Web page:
Thursday, August 23, 2007

Grace Paley

Grace Paley died yesterday. She was one of the first women writers I really loved. I saw her at a PEN conference in Houston around 1977, and again when she read at George Mason University from her 1985 book Later the Same Day (just checked my autographed copy). The Times obit is correct about her voice, both her writerly voice and her actual, physical voice. Her stories are best read aloud, and really best read by her. I had her on Books on Tape once, only once, a library copy, but there's a stretch of Wade Avenue in Raleigh that I can't go down--this is 10 years or more ago now--without hearing her voice. Most times, she is reading the story "Wants," which starts like this:

“I saw my ex-husband in the street. I was sitting on the steps of the new library.

“Hello, my life, I said. We had once been married for twenty-seven years, so I felt justified.
“He said, What? What life? No life of mine.
“I said, O.K. I don’t argue when there’s real disagreement. I got up and went into the library to see how much I owed them.
“The librarian said $32 even and you’ve owed it for eighteen years. I didn’t deny anything. Because I don’t understand how time passes. I have had those books. I have often thought of them. The library is only two blocks away.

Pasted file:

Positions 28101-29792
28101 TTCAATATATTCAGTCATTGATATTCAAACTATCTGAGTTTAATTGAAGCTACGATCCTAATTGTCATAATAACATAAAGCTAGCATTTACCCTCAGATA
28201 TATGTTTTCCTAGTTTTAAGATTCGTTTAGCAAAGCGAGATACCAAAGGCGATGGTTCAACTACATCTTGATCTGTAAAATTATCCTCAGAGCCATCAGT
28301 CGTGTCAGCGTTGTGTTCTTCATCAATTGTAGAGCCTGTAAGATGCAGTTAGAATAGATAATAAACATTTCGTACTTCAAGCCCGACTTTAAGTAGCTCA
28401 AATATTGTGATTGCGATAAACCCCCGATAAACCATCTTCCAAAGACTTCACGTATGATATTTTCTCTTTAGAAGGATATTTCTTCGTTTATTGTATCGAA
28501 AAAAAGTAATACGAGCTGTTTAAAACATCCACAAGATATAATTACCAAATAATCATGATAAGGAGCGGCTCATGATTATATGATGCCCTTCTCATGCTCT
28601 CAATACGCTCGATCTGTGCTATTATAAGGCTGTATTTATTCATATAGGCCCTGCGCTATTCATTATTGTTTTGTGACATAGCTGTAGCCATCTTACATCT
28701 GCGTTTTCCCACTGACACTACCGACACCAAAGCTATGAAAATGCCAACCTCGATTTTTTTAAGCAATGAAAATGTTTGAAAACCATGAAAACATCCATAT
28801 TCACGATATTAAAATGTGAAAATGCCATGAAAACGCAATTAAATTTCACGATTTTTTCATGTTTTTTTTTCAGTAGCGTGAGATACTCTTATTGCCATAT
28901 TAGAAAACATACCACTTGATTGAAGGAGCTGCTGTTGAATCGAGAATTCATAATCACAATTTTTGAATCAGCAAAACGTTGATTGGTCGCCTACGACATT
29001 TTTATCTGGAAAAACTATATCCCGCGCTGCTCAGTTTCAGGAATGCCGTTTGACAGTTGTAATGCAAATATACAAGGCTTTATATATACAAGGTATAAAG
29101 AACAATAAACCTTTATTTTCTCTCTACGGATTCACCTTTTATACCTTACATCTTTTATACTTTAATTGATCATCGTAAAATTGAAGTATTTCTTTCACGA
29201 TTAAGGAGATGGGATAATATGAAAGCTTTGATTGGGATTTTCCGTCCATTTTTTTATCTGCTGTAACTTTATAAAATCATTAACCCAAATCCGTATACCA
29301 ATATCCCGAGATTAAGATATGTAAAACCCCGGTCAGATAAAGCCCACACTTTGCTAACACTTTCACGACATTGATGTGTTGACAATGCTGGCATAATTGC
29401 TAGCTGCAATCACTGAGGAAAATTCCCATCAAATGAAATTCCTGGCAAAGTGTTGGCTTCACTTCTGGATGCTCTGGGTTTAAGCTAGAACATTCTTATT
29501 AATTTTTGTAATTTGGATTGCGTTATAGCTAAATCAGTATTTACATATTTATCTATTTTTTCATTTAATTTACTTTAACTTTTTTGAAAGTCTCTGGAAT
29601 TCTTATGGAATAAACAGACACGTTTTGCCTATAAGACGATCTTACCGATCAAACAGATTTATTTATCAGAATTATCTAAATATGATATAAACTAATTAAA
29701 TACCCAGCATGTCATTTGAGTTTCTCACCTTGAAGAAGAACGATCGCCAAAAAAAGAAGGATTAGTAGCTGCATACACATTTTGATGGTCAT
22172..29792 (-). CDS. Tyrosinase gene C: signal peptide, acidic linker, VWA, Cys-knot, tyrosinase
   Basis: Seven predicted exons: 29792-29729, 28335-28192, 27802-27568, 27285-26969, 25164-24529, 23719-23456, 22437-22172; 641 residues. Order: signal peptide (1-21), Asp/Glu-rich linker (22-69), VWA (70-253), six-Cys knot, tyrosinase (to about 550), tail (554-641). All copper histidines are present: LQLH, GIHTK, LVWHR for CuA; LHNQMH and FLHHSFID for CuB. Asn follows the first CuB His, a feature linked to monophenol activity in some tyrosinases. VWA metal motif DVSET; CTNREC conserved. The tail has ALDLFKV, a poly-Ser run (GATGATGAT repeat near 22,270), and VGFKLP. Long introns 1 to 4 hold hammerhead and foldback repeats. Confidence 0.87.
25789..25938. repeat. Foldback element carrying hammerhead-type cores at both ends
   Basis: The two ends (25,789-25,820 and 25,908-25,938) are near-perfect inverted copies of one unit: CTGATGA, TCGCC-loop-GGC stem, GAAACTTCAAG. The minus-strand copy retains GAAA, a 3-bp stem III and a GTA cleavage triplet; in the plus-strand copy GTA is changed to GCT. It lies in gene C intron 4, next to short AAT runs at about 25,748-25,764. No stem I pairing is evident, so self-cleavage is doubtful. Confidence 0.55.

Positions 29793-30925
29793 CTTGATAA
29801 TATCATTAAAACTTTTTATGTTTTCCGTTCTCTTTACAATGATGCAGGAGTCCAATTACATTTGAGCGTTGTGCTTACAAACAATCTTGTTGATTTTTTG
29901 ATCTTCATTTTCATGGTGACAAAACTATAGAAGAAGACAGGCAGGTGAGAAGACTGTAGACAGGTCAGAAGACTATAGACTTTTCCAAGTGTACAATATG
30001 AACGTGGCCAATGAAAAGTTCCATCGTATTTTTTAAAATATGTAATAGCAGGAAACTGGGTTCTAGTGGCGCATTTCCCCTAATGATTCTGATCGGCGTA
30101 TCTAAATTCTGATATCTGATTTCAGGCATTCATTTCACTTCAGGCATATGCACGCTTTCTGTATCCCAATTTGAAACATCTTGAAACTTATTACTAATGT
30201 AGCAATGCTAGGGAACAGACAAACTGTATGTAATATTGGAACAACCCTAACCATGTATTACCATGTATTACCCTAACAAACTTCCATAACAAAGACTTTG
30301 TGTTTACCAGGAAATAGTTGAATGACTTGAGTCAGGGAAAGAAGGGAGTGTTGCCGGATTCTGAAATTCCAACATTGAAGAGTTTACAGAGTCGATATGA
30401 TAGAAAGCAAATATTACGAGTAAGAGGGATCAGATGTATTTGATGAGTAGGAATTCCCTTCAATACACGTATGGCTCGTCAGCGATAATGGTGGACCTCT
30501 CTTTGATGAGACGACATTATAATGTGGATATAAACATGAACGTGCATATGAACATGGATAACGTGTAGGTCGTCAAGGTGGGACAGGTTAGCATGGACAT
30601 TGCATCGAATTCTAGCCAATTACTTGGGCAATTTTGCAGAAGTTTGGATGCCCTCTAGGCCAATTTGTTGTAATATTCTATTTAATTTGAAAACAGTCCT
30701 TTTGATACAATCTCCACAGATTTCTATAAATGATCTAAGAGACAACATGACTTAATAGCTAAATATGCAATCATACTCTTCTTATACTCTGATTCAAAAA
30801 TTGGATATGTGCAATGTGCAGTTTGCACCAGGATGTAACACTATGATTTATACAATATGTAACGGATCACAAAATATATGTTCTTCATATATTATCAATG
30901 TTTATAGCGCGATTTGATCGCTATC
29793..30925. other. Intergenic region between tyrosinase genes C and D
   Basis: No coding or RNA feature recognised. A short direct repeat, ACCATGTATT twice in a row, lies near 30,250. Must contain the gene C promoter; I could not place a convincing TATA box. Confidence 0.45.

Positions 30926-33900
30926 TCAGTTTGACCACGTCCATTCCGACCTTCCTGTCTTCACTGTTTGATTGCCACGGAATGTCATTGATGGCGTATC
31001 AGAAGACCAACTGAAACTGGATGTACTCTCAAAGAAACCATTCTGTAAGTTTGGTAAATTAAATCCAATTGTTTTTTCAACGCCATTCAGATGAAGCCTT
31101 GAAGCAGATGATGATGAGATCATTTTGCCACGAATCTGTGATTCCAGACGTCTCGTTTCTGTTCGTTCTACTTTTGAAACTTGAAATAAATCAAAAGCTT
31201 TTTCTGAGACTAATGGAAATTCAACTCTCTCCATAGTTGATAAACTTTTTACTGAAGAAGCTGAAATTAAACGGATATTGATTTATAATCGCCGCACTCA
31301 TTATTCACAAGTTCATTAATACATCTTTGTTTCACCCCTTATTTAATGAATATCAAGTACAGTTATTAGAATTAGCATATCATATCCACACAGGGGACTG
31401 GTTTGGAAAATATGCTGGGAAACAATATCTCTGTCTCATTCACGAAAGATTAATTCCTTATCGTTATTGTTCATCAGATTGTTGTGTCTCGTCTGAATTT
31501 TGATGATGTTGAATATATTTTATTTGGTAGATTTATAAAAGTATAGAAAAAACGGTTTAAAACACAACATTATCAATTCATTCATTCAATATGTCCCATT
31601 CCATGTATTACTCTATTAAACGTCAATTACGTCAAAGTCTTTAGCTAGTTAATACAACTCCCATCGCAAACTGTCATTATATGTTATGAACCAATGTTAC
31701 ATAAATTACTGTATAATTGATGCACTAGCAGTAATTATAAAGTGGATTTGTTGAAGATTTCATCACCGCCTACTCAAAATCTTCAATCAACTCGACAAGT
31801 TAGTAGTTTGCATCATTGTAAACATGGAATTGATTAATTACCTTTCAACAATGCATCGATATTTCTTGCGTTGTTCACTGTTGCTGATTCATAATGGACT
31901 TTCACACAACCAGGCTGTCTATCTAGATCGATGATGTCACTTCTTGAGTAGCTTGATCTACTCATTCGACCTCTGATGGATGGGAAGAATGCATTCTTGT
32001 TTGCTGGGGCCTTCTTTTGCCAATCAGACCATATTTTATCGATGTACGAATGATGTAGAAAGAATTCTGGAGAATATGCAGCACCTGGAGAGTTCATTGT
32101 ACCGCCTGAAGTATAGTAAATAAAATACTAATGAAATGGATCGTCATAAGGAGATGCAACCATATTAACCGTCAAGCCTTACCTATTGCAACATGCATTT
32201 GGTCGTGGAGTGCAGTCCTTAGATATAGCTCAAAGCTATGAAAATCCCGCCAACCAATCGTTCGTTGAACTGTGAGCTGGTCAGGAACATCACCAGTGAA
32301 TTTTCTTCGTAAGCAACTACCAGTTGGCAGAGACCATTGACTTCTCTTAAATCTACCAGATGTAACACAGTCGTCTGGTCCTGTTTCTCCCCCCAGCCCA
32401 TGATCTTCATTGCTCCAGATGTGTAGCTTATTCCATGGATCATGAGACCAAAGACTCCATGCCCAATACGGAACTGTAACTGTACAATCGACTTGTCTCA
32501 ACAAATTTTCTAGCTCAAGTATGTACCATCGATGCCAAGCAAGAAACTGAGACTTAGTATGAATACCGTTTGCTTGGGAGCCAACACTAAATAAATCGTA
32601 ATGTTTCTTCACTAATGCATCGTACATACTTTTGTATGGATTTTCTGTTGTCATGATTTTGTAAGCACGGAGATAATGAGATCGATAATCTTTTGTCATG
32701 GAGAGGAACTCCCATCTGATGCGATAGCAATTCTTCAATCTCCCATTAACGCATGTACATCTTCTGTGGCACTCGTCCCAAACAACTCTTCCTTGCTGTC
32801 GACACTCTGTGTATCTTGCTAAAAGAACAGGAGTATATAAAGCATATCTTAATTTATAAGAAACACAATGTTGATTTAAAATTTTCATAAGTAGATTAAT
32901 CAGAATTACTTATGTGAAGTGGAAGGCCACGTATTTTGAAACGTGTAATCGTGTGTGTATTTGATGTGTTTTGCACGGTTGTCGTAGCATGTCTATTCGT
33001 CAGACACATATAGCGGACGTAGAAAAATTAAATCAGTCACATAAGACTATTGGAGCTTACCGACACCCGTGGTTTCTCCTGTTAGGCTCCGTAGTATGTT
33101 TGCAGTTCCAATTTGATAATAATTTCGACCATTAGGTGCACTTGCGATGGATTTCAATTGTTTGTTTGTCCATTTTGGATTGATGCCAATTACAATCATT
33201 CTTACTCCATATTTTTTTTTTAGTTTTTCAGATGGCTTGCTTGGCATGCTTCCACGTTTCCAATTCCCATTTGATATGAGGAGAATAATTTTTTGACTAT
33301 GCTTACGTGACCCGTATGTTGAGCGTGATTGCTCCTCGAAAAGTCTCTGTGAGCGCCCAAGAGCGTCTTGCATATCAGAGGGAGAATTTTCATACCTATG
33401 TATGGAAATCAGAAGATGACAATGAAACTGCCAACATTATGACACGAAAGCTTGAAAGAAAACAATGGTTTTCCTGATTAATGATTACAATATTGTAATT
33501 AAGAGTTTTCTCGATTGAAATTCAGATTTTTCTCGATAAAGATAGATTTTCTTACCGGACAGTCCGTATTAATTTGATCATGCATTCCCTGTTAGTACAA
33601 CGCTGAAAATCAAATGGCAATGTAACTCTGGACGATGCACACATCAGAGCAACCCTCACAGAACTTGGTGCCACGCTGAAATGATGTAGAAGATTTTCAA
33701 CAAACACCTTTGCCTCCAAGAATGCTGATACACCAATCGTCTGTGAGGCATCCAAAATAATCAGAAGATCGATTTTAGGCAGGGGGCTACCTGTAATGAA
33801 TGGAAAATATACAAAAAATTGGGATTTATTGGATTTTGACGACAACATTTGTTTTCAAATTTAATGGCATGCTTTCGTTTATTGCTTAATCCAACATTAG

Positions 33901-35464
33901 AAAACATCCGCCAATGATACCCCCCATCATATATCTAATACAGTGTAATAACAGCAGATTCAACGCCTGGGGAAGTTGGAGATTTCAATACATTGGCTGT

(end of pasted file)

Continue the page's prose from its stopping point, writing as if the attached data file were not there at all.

“My ex-husband followed me to the Books Returned desk. He interrupted the librarian, who had more to tell. In many ways, he said, as I look back, I attribute the dissolution of our marriage to the fact that you never invited the Bertrams to dinner.
“That’s possible, I said. But really, if you remember: first, my father was sick that Friday, then the children were born, then I had those Tuesday-night meetings, then the war began.”

But don't stop there! You can hear the whole short story read, not by Paley, but by another interesting reader.

It's a story that sticks with you, like the smell of the bacon that Paley's narrator and her (not yet ex) husband had, and yet didn't have, in their small apartment, where, it seems, they had, and yet didn't have, many things.

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